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Where the Cloud Touches Down: Simplifying Data Center Infrastructure Management

Thursday, July 25, 2013
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In most data centers, DCIM rests on a shaky foundation of manual record keeping and scattered documentation. OpManager replaces data center documentation with a single repository for data, QRCodes for asset tracking, accurate 3D mapping of asset locations, and a configuration management database (CMDB). In this webcast, sponsored by ManageEngine, you will see how a real-world datacenter mapping stored in racktables gets imported into OpManager, which then provides a 3D visualization of where assets actually are. You'll also see how the QR Code generator helps you make the link between real assets and the monitoring world, and how the layered CMDB provides a single point of view for all your configuration data.

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Thursday, August 8, 2013
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This webinar will help attendees understand the overall concept of SDN and its benefits, describe the different conceptual approaches to SDN, and examine the various technologies, both proprietary and open source, that are emerging. It will also help users decide whether SDN makes sense in their environment, and outline the first steps IT can take for testing SDN technologies.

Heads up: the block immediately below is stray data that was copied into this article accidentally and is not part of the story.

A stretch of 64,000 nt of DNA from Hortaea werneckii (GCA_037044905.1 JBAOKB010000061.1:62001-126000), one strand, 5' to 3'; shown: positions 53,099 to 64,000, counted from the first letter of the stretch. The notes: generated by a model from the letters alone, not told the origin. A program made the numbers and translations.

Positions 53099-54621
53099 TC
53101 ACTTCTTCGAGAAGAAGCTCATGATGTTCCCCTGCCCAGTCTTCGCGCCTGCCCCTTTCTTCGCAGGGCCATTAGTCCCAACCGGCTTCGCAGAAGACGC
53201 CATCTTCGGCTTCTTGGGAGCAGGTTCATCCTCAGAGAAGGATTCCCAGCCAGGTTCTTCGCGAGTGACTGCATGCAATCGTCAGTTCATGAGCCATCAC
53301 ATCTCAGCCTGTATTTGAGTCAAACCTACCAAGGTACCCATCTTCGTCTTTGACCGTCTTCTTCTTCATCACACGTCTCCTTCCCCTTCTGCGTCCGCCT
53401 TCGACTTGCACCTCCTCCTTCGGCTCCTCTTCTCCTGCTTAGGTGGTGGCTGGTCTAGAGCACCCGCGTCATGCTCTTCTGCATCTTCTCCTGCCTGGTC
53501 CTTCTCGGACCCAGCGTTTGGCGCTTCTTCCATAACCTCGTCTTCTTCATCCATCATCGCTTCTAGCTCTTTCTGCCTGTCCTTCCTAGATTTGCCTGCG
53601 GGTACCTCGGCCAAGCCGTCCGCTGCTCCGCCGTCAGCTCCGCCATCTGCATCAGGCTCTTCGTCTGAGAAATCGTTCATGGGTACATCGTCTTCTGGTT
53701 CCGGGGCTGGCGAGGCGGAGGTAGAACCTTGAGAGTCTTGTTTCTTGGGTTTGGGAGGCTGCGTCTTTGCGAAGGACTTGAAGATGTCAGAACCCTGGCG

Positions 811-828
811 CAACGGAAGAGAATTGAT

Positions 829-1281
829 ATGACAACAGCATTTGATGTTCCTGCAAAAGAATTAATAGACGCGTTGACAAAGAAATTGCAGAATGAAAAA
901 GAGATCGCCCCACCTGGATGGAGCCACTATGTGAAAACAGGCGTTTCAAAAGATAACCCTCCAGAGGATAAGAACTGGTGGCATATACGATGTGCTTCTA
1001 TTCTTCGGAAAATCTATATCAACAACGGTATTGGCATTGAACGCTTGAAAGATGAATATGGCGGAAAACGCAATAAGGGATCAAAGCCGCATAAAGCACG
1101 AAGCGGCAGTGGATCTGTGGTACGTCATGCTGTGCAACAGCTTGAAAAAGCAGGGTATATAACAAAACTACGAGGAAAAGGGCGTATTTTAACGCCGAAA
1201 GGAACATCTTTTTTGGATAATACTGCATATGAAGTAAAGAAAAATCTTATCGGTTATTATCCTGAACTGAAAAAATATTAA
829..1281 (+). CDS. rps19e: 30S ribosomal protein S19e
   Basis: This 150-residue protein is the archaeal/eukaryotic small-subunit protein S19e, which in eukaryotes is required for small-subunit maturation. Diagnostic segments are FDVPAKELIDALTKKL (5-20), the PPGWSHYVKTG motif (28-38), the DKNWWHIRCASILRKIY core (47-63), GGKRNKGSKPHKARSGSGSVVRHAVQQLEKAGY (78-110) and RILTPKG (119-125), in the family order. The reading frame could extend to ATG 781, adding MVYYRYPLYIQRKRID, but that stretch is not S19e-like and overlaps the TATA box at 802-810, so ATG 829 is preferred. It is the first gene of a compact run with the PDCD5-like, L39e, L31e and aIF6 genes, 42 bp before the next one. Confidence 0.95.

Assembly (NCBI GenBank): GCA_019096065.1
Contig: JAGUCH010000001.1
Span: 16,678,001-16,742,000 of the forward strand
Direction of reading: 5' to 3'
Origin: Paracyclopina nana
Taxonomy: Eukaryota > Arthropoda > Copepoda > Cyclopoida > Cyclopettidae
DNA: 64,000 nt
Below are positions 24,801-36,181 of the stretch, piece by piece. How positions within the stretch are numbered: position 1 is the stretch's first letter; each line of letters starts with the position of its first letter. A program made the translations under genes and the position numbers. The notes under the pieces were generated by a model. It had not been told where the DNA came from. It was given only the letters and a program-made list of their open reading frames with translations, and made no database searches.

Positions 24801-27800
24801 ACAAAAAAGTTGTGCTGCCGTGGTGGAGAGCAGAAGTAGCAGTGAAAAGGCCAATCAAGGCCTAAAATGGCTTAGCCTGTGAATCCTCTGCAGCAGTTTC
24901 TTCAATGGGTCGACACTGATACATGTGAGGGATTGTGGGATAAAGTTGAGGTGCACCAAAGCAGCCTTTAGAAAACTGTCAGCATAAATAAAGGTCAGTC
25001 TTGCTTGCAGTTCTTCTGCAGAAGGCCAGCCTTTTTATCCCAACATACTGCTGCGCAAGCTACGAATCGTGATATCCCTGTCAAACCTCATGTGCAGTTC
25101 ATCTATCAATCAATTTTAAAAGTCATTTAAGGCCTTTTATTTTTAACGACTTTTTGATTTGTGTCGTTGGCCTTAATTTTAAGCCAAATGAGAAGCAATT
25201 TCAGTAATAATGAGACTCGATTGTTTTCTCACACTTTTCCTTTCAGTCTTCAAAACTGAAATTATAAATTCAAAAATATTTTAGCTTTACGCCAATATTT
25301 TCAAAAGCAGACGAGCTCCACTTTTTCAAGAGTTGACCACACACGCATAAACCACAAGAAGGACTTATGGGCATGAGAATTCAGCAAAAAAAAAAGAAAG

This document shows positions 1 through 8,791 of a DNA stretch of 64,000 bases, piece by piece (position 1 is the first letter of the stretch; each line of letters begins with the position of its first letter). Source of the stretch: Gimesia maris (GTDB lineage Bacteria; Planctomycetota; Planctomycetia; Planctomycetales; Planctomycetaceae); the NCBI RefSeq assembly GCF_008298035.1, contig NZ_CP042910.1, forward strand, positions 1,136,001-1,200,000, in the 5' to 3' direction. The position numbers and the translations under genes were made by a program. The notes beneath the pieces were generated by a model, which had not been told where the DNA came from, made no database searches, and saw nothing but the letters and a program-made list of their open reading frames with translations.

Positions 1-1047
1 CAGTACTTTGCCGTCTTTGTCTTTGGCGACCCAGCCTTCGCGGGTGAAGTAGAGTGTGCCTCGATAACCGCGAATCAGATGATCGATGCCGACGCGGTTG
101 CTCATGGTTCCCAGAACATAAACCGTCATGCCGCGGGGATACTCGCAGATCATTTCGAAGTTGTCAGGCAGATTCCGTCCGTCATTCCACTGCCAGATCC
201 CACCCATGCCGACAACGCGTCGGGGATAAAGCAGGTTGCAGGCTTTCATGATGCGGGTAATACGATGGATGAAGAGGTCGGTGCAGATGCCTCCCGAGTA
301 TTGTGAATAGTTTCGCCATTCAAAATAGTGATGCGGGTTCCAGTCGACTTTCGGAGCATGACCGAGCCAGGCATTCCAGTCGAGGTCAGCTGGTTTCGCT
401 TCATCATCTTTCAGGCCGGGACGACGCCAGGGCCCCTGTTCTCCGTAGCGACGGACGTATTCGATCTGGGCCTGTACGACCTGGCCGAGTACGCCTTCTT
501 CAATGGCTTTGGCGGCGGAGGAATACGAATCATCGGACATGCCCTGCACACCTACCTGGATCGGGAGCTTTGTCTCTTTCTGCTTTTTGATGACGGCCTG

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Super Micro Builds a SuperServer for the Data Center

It's no secret that servers are the brains of the data center--server technology has begun to approach commodity status, however, with value overriding other critical factors during the selection process. This raises a question: Should you stick with a name-brand server, or look for an alternative platform?

If it's the latter, Super Micro Computer may have your answer with its SuperServer product line. The company, which has its roots in the white-box and OEM hardware vendor markets, is looking to move servers back up the respect scale with its latest offering, the SuperServer 6027R-3RF4+, a data center server with exciting features and a really boring name.

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I recently received a bare-bones version of the 6027R-3RF4+ for testing and put it through its paces. The 2U server, which retails for $1,310, comes as a stripped-down white-box system with little more than a 2U case and a Super Micro motherboard. However, in tests it was pretty easy to configure and to add the necessary components to turn it into a functioning server. What's more, you can get the server in any color you want (as long as it's black).

Ideally, you would purchase the system pre-configured from a Super Micro reseller, allowing you to specify what processors, storage and how much RAM should be installed into the system--all of which is dictated by the intended use of the server.

Out of the box, the SuperServer offers several features that make it a good fit for the typical data center. The unit includes mounting rails, as well as an easily accessible case where a "hood" ideology is used to gain access to the guts of the server. The hood slides off with the press of two buttons, while the internal layout of the machine makes it a snap to install processors and RAM, and to service other components, such as fans and power supplies. What's more, the system offers a high level of redundancy, with dual power supplies, easily replaced cooling fans and eight hot-swappable drive trays.